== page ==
Dallas is home to one of the richest religious music scenes in the country. Over the summer, we'll be attending services, both big and small, of many denominations, as well talking to musicians, directors and pastors.
At 11 a.m. on Sunday, casually dressed musicians took the stage for Highland Park United Methodist Church's contemporary service, which is known as Cornerstone. As one of the lead singers, a man dressed in jeans and a jacket, began to clap along with the music, Karla Nivens, the other lead singer, encouraged the congregation to sing with her.
The congregation, which filled almost every one of the church's stadium-style seats, accepted the invitation. Most simply stood relatively still and blended their voices with the rest of the members, but a few members joyfully raised their hands and danced with the music.
Behind Nivens, the band, which consists of both paid staff and volunteers, included two keyboardists on the left side of the stage. In the middle of the stage behind the lead vocalists, a drummer kept rhythm and shouted encouragement to the congregation throughout the songs. Toward the right side of the stage, a guitarist switched between his electric and acoustic guitars throughout the show. On the far right, a choir with singers of all ages swayed, clapped and sang along.
In case you couldn't see the stage, the auditorium had two projection screens that showed the song lyrics over live video of the performers.
During all the songs, concert-style lights flashed around the stage and into the audience, fulfilling Cornerstone's 'contemporary' description.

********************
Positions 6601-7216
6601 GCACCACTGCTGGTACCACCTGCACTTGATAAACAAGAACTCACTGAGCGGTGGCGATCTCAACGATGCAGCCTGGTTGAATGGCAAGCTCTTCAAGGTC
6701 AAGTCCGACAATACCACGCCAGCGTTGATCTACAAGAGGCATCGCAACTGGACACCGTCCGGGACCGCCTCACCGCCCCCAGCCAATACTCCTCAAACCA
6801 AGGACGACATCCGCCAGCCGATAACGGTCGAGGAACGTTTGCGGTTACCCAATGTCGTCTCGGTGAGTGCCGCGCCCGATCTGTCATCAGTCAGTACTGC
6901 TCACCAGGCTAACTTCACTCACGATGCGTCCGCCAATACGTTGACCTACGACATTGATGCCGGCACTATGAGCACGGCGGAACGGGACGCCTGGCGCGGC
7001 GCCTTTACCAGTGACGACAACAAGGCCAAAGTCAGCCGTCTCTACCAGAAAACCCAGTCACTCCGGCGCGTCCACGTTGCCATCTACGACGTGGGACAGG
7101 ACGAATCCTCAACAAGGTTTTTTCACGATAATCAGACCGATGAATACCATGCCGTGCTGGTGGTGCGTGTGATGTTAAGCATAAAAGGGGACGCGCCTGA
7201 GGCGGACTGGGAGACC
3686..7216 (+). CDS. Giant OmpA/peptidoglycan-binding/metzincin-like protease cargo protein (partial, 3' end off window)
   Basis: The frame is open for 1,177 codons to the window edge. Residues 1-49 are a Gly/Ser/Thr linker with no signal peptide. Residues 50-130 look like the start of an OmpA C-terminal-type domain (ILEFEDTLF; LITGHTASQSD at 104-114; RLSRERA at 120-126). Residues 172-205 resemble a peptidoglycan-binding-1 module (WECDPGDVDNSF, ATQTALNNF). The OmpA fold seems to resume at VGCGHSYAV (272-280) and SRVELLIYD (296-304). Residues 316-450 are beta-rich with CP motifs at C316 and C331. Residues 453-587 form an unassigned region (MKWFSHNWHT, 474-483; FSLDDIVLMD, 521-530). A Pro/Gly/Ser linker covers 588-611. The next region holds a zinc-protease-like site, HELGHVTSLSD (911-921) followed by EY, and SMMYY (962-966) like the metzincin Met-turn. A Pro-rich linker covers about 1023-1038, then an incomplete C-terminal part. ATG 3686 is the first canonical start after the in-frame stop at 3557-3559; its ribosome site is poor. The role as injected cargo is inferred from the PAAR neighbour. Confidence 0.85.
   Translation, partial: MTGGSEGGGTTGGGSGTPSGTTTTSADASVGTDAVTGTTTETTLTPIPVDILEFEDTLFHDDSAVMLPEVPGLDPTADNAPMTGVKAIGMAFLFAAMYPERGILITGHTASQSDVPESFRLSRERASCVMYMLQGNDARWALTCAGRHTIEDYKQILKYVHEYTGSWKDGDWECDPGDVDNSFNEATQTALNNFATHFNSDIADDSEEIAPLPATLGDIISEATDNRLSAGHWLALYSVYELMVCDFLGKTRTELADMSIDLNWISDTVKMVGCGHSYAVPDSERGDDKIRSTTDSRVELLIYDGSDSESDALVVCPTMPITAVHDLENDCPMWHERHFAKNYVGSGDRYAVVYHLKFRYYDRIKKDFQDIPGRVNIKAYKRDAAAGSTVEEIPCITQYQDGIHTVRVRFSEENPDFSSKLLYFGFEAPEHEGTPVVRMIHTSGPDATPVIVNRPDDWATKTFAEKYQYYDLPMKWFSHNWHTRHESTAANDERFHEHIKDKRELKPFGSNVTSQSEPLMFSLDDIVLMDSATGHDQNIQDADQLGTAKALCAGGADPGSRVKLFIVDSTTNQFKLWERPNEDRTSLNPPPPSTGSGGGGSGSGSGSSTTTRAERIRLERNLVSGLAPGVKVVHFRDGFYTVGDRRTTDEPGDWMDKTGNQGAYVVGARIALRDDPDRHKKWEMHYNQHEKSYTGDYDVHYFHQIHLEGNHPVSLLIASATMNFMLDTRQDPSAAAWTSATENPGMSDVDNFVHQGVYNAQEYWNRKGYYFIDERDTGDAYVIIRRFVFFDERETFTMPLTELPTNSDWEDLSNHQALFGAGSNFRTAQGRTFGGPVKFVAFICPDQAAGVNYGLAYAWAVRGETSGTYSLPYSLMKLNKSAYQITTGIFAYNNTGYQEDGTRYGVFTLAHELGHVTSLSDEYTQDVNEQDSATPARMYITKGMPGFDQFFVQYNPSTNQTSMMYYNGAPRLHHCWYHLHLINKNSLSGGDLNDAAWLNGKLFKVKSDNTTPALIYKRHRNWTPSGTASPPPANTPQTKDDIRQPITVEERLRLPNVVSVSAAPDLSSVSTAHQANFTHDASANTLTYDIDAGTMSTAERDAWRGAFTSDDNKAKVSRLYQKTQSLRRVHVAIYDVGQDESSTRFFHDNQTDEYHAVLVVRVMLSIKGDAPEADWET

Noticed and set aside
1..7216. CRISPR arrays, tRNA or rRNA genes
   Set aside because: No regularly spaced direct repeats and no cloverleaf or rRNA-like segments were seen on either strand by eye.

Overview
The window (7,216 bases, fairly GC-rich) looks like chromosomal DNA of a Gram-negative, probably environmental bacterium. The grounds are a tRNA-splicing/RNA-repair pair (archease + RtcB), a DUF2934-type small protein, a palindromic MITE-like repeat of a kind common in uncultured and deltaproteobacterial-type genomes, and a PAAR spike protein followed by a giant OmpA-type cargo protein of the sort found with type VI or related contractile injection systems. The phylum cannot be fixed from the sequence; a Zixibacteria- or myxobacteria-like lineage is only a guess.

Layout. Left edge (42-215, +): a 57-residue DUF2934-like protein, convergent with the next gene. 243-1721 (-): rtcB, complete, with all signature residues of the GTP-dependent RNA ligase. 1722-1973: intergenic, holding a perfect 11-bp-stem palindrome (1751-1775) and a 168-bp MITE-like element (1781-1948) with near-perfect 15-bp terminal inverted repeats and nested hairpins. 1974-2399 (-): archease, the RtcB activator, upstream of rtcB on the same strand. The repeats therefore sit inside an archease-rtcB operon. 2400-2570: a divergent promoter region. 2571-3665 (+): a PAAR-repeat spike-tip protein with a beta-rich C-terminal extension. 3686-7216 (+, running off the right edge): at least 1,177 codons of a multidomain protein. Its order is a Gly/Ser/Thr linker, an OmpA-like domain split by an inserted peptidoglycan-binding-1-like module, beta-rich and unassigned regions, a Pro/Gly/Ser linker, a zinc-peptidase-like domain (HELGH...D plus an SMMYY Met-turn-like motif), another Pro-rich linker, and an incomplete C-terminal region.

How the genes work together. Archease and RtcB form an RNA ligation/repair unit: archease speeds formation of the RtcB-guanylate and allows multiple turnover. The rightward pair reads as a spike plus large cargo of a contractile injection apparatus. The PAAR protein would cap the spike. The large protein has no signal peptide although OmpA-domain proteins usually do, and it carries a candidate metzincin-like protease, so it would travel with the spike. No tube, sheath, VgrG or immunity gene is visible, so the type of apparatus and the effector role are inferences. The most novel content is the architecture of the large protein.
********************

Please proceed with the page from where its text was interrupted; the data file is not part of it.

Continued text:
Some songs included impressive guitar solos, others included harmony between the lead singers and choir. In between some of the songs, the lead singer would recite scripture over soft piano or acoustic guitar, which definitely amplified the effect of the Biblical passages.
Most of the songs were covers of popular contemporary Christian songs. The most captivating were Grammy-winner Chris Tomlin's "Indescribable" and Grammy-nominee Gungor's "Beautiful Things," which was performed with beautiful harmony.
Worship leader and choir director Karla Nivens told me that the songs, which aim to emphasize the sermon's topic, are chosen on the Tuesday before the service by her and a group of the Church's staff, which includes people with different personalities, different musical tastes and different backgrounds and ages. The diversity of the group is reflected in the diversity of the music, which often covers a wide variety of genres. They try to include songs for everyone in their audience, which includes an eclectic group, from kids to older married couples to younger singles and everything in between. "It's accessible to everyone," Nivens says. "It makes a larger crowd more at home while at church."
Nivens grew up in Dallas, Texas, and, on top of singing, she can play the piano and the saxophone. After graduating from Tyler Street Christian Academy in Dallas, she graduated from Texas Tech and went on to teach elementary music for DISD. She joined the church, as well as the Cornerstone band, about ten years, and took her current full-time paid position around March of this year. Before becoming Cornerstone's lead singer, she toured with gospel singer Kirk Franklin, as well as singing back-up for various artists, including Yolanda Adams and Michael Bublé.
Highland Park United Methodist Church is one of the fastest growing churches in the nation and currently has over 15,000 members. The church, located next to SMU, offers a variety of services at various times, including the traditional Methodist service with organ and choir music, which they call "Sanctuary," and the even more traditional Cox Chapel. The contemporary band only performs at the Cornerstone services, because each service has its own music staff. Because of the variety of services, Nivens told me, sometimes entire extended families come to HPUMC together and then split up and attend different services.
Nivens informed me of the aim of the church: "Our goal, first and foremost, is to meet the needs of our congregation. We want people to be better and closer to God when they leave than when they came in."
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